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Insulin Therapy in Type 2 Diabetes: Current and Future Directions

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Title: Insulin Therapy in Type 2 Diabetes: Current and Future Directions


1
Insulin Therapy in Type 2 DiabetesCurrent and
Future Directions
2
Issues in the Management ofType 2 Diabetes
  • Type 2 Deterioration of beta cells over time
  • Increasing prevalence with increasing risk
    factors, eg, obesity
  • Hyperglycemia affects morbidity, mortality, and
    resources
  • Tight glycemic control with insulin may reduce
    costly complications
  • 30 to 40 of patients ultimately require insulin
  • Regimen-related limitations with current insulin
    formulations and delivery systems
  • Newer semisynthetic insulins and delivery systems
    may improve compliance and achieve better
    glycemic control with less hypoglycemia

3
Prevalence of Type 2 Diabetes Mellitus
MMWR. 1997461014-1018.
4
Incidence of Type 2 Diabetes Mellitus
MMWR. 1997461014-1018.
5
Risk Factors for Type 2 Diabetes
  • Nonmodifiable
  • Genetic factors
  • Age
  • Ethnicity
  • Modifiable
  • Weight
  • Physical activity

6
Trend in Prevalence of Obesity NHANES Data
BMI ? 27.3 mg/m2 for women ? 27.8 kg/m2 for men
Kuczmarski RJ, et al. JAMA. 1994272205-211.
7
Link Between Obesity and Type 2 DiabetesNurses
Health Study
Colditz GA, et al. Ann Intern Med.
1995122481-486.
8
Link Between Obesity and Type 2 DiabetesNurses
Health Study (contd)
Colditz GA, et al. Ann Intern Med.
1995122481-486.
9
ADA Treatment Guidelines
Biochemical Index Normal Goal Action
Suggested Preprandial glucose lt90 mg/dL 80-120
mg/dL lt80 or gt140 mg/dL Bedtime glucose lt120
mg/dL 100-140 mg/dL lt100 or gt160
mg/dL HbA1c lt6 lt7 gt8
Depending on assay norms
10
Medical Nutrition Therapy for Type 2 Diabetes
  • Diet
  • Improved food choices
  • Spacing meals
  • Individualized carbohydrate content
  • Moderate calorie restriction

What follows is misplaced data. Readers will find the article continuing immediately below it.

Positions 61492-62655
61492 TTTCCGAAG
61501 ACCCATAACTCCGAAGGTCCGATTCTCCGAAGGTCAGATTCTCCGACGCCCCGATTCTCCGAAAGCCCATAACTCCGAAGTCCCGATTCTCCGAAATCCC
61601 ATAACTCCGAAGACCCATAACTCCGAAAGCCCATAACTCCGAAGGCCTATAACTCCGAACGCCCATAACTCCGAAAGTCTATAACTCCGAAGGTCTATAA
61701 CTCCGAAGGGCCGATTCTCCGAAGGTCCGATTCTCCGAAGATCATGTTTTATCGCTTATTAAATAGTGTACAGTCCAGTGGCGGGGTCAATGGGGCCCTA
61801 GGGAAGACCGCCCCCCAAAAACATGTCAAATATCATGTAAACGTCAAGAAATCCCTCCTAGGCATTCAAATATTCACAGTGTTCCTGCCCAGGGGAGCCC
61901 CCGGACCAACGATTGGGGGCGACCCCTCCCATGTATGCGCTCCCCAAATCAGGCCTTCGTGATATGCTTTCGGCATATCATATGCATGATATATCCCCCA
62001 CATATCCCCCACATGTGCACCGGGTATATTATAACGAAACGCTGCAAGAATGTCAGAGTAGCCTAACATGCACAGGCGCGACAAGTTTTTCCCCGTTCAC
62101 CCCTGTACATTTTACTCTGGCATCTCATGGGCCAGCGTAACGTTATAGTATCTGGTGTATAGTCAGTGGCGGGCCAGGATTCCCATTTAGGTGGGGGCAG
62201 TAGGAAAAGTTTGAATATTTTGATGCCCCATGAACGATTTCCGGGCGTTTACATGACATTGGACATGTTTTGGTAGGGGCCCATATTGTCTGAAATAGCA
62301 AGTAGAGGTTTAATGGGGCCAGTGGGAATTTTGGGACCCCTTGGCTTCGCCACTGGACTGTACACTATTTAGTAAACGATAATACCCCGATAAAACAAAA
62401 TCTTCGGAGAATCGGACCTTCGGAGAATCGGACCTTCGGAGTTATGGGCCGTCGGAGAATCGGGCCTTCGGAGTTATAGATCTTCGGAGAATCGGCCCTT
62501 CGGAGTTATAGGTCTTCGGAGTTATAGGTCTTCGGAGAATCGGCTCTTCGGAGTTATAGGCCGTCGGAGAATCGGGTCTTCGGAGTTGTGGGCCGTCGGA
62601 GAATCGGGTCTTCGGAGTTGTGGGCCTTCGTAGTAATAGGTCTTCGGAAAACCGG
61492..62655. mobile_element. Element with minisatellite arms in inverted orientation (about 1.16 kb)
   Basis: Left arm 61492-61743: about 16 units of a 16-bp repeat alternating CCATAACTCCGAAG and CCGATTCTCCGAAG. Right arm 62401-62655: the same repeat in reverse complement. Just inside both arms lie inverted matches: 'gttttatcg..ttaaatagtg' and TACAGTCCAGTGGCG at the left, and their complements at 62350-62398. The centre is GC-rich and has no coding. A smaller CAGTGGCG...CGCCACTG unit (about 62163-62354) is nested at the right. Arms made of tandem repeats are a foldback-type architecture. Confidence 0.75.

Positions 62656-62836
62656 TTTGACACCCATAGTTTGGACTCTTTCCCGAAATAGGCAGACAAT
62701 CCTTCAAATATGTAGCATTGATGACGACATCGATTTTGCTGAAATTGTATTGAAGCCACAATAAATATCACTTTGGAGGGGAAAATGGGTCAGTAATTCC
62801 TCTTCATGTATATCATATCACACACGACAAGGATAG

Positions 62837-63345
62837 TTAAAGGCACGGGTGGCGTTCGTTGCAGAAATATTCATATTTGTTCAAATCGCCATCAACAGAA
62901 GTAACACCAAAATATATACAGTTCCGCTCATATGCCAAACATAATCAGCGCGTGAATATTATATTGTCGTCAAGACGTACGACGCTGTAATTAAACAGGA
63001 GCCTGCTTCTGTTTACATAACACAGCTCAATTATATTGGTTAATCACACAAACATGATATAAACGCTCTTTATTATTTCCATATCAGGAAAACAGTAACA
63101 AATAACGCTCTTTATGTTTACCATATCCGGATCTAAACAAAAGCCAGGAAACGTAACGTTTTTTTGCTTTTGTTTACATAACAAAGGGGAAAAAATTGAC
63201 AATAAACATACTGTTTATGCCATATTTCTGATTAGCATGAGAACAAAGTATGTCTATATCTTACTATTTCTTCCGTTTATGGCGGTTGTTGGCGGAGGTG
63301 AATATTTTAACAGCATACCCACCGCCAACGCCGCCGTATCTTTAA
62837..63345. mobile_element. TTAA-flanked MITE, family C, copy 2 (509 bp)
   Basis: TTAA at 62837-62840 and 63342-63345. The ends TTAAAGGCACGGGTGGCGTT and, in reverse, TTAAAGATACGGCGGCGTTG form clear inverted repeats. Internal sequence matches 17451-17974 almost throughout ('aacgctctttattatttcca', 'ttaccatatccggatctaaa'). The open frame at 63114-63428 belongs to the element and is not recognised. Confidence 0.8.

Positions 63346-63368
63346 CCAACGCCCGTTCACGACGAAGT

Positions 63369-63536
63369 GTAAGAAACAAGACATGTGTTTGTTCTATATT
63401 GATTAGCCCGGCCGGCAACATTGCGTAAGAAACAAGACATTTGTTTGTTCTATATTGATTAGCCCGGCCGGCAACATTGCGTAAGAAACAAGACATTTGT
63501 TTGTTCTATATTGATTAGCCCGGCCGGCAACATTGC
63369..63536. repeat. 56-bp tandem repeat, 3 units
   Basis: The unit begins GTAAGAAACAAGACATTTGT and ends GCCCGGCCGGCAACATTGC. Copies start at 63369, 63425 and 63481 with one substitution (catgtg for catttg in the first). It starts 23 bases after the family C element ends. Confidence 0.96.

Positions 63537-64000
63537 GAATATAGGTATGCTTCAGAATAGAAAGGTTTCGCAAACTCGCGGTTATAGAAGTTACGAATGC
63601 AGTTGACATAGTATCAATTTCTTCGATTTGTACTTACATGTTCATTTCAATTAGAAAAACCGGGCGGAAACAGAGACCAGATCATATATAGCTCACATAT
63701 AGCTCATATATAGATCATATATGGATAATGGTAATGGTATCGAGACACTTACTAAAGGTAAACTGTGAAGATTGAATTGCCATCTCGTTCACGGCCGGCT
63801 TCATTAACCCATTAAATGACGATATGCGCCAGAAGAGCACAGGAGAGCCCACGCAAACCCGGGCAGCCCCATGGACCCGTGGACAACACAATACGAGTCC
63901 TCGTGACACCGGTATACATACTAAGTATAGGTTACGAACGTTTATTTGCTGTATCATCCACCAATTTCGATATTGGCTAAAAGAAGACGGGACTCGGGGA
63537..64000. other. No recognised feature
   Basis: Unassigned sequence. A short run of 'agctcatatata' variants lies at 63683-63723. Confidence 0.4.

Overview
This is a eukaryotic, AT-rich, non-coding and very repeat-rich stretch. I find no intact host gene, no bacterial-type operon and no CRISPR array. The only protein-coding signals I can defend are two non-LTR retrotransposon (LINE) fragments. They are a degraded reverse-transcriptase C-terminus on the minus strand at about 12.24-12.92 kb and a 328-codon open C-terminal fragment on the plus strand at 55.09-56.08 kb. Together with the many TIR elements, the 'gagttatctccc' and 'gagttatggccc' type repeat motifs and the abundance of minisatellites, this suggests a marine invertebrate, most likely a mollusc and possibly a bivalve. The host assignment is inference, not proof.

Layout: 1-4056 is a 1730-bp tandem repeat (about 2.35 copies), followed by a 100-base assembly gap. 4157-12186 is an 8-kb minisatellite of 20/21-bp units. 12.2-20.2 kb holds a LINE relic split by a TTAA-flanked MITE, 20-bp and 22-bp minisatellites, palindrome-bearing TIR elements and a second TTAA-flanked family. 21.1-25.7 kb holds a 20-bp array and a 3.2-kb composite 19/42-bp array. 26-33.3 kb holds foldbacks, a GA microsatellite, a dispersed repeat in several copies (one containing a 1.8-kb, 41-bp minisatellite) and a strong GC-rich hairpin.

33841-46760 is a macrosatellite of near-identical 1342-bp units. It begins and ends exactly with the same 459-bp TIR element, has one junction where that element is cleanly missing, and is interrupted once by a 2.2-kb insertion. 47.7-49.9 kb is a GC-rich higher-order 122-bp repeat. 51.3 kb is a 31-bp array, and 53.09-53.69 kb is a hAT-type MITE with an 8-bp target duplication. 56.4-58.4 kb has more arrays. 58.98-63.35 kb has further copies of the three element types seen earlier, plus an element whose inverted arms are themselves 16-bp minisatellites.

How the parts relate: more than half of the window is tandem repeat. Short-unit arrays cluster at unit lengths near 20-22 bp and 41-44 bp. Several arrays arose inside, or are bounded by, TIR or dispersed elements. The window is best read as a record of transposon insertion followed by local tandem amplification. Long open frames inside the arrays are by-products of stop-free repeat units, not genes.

• Exercise

11
Pharmacologic Therapy for Type 2 Diabetes
  • Sulfonylureas (glyburide, glipizide, glimepiride)
  • Biguanides (metformin)
  • Alpha-glucosidase inhibitors (acarbose, miglitol,
    voglibose)
  • Benzoic acid analogues (repaglinide)
  • Thiazolidinediones (troglitazone, rosiglitazone,
    pioglitazone)
  • Insulin (human insulin, insulin analogues)

12
Treatment Algorithm
Nonpharmacologic therapy
Very symptomatic Severe hyperglycemia Ketosis Late
nt autoimmune diabetes Pregnancy
Monotherapy Sulfonylureas/Benzoic acid
analogue Biguanide Alpha-glucosidase
inhibitors Thiazolidinediones Insulin
Combination therapy
Insulin
13
Considerations in Pharmacologic Treatment of Type
2 Diabetes
  • Efficacy (HbA1c lowering capacity)
  • Mechanisms of action of drugs
  • Impact on weight gain
  • Complications/tolerability
  • Frequency of hypoglycemia
  • Compliance/complexity of regimen
  • Cost

14
Tight Glycemic ControlReducing the Risk of
Complications
  • Epidemiologic evidence in type 2 diabetes to link
    microvascular disease and hyperglycemia first
    suggested in DCCT
  • Type 2 diabetes studies Veterans Affairs
    Cooperative Study on Type 2 Diabetes (VA CSDM),
    United Kingdom Prospective Diabetes Study
    (UKPDS), and Kumamoto trial
  • Intensive blood glucose control with insulin,
    sulfonylurea, or metformin reduced risk of micro-
    and macrovascular complications
  • Glycemic threshold to prevent onset and
    progression of microvascular complications HbA1c
    lt6.5, FBG lt110 mg/dL, 2-hr postprandial glucose
    lt180 mg/dL

15
Improvement in HbA1c in the VA CSDM
Plt0.001 vs. placebo in intensive treatment group
Abraira C, et al. Diabetes Care.
1995181113-1123.
16
VA CSDM Results at Endpoint
Baseline Endpoint P Value HbA1c 9.3 6.9 lt0.00
1 Fasting serum glucose 206 mg/dL 118
mg/dL lt0.001 Insulin dose 22.9 U 133.0 U Blood
pressure 136/81 mmHg 137/80 mmHg Total
cholesterol 5.9 mg/dL 5.2 mg/dL 0.003 HDL
cholesterol 1.1 mg/dL 1.0 mg/dL LDL
cholesterol 3.5 mg/dL 3.4 mg/dL Triglycerides 2.
3 mg/dL 2.0 mg/dL 0.06 Results at 2 years
Abraira C, et al. Diabetes Care.
1995181113-1123.
17
The Kumamoto Trial Effects of Conventional vs.
Intensive Insulin Therapy
Ohkubo Y, et al. Diabetes Res Clin Pract.
199528103-117.
18
UKPDS Effect of Intensive Therapy on Glycemia